The Internet and news circuits have been a buzz the last few days over a Texas gubernatorial campaign ad.. The ad, paid for by the Wendy Davis Campaign, highlights the fact that her opponent, Texas Attorney General Greg Abbott, is wheelchair bound as the result of a tragic accident.
There’s a time and place for negative ads. I’m not about to argue that they can’t be good or can’t help foster a discussion about the issues, because they can. However, a line is crossed when a negative advertisement serves not to spark a dialogue but rather to remind voters about an opponent’s disability.
Blatant falsehoods presented in the ad aside, it’s important to ask a big question: why did Wendy Davis choose to remind viewers of a terrible event in her opponents life rather than simply stating her understanding of the facts? Perhaps it is because relying on the facts alone would be difficult for her. The facts she used were flimsy, so she instead took the path of a desperate, losing politician.
Davis became a media darling because she said the things the media wanted to hear and she said them well. Her rise to fame was so predictable it borderlines on nauseating. It’s like there is a foolproof plan to liberal stardom: talk about women’s rights, tell some lies, and attack anyone (especially women) who disagrees with you. Her stardom is predicated on her fight for the legality of abortion after 20 weeks, a stage in the pregnancy where many scientists and doctors agree the baby can feel pain. I suppose it shouldn’t be all that surprising that her campaign has resorted to schoolyard bully tactics.
Texans, are we no better than this? I want to believe that we can stand up against this kind of hatefulness. I understand the diversity of opinion that exists in this state, and I respect that. While I may not agree with those on the left, I would never advocate for any sort of campaign media that highlights someone’s physical disability.
I’m relieved that I’m not alone in my concerns: even a panel on MSNBC refused to praise the ad. So what did Davis do in light of the criticism? Admit the ad went too far? Apologize for any offense she may have caused? No, she held a press conference featuring supporters in wheelchairs, as if the problem could somehow be fixed by saying “Hey, look at me! I like the disabled!” If you have to try that hard to prove that you aren’t a hateful individual, you’ve probably already lost.
The sad reality is that Davis’ ad is a disturbing addition to a trend of ridiculous, fear inducing advertisements presented by the left. Recently, a Democratic group released an ad tying the Ebola outbreak to budget cuts by Republicans.
The message here is so manipulated that when I first saw it I thought it had to be some sort of satire. With the closing line of “Republican Cuts Kill”, it just didn’t seem like it could be serious.
But it was serious, and those behind the ad perversely decided to blame a devastating epidemic in West Africa on Republican lawmakers in the United States. The ad’s message seems to be that spending cuts halt research, but juxtaposing that message with images of dead Africans leaves no other logical conclusion: the left, once again, wants mainstream Americans to believe that Republicans don’t care if people die.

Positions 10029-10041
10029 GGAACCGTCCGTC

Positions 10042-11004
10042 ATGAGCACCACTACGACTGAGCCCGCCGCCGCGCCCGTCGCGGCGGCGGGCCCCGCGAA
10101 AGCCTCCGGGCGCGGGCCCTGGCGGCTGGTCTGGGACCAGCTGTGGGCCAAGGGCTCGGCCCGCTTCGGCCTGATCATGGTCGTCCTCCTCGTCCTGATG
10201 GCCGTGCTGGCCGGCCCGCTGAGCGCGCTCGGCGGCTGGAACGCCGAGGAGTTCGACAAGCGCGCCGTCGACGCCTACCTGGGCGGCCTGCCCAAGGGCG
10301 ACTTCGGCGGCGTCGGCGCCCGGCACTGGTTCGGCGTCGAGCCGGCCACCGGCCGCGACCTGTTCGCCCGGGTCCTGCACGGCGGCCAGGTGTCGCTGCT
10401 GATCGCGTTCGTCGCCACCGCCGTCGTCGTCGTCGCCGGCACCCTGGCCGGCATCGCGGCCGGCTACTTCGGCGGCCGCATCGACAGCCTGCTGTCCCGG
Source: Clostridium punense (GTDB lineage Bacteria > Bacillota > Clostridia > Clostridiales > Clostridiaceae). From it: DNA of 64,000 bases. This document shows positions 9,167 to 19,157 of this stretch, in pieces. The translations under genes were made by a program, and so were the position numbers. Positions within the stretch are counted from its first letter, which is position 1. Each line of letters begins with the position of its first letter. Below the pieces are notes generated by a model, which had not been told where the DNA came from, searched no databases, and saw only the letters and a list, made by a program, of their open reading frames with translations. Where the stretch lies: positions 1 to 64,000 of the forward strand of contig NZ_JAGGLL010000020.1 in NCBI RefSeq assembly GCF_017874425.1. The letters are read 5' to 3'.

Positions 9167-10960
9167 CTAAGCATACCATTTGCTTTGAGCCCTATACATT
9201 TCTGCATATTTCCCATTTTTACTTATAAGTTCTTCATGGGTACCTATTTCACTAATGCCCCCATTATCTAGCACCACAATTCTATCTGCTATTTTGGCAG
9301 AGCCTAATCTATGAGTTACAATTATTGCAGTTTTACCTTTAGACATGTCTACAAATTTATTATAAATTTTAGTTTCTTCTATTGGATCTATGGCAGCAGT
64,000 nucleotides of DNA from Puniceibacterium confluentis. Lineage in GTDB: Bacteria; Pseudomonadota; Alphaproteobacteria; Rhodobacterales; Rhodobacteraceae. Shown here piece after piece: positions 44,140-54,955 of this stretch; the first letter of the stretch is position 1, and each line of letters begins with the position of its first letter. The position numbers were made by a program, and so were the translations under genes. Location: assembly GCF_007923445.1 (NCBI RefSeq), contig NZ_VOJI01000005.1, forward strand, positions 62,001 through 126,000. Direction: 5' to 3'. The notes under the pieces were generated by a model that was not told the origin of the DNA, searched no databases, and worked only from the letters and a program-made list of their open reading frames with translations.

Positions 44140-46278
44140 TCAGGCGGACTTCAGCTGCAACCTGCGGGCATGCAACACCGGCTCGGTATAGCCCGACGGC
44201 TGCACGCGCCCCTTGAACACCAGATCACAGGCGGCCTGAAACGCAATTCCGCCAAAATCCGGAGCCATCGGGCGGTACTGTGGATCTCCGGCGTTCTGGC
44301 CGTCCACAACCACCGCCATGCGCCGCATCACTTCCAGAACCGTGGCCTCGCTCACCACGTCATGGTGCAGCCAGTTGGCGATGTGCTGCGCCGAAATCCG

I’m all for discussing the issues and bringing to light inadequacies of both parties, but is there really no way to do this without evoking images of bleeding children or empty wheelchairs? Is there really no way we can cave that conversation without labeling one side as heartless, soulless, money-grabbing murderers? Of course there is a way, but doing so would expose the lies and reveal the truth. That is something that some on the left aren’t prepared to confront.
The ad blames Republicans for cutting spending to the National Institutes of Health and the Center for Disease Control, claiming that such cuts are responsible for the devastating effects of Ebola. But if we take a closer look at what the NIH actually spends their budget on, it’s hard to see how the Republicans are the villains for voting to reduce that budget. In recent years, NIH has funded (among other absurdities) the following research: the effects of massages in rabbits, whether mediation can cause weight loss, why Chimpanzees throw their poop and the ever important question of whether heavy drinking can lead to feelings of immaturity. (I’m currently in college, and the answer to that is yes.)
The CDC is no different, spending much of their budget on things like a fitness center for their workers, one of which boasts saunas, light shows and zero gravity chairs. The CDC choses to invest in things like erotic writing workshops, a magazine that explores important issues like how much alcohol to serve at a good party, and a bar night for HIV positive men.
So to act like these agencies budgets, if not cut, would be solely dedicated to true humanitarian efforts is at best laughable and at worst dangerous. It’s dangerous because a lie like this, a lie that paints Republicans as so cold and out of touch that they don’t care about death is a disgusting misrepresentation. The mission of this brand of negative ad is not to inform but rather to instill intense fear.
Like I said earlier, negative advertising isn’t inherently evil, and criticizing an opponent or an opposing party on the issues is important. But attacking them on their disabilities or labeling them as cold blooded killers crosses a line and serves no beneficial purpose in a healthy democratic society.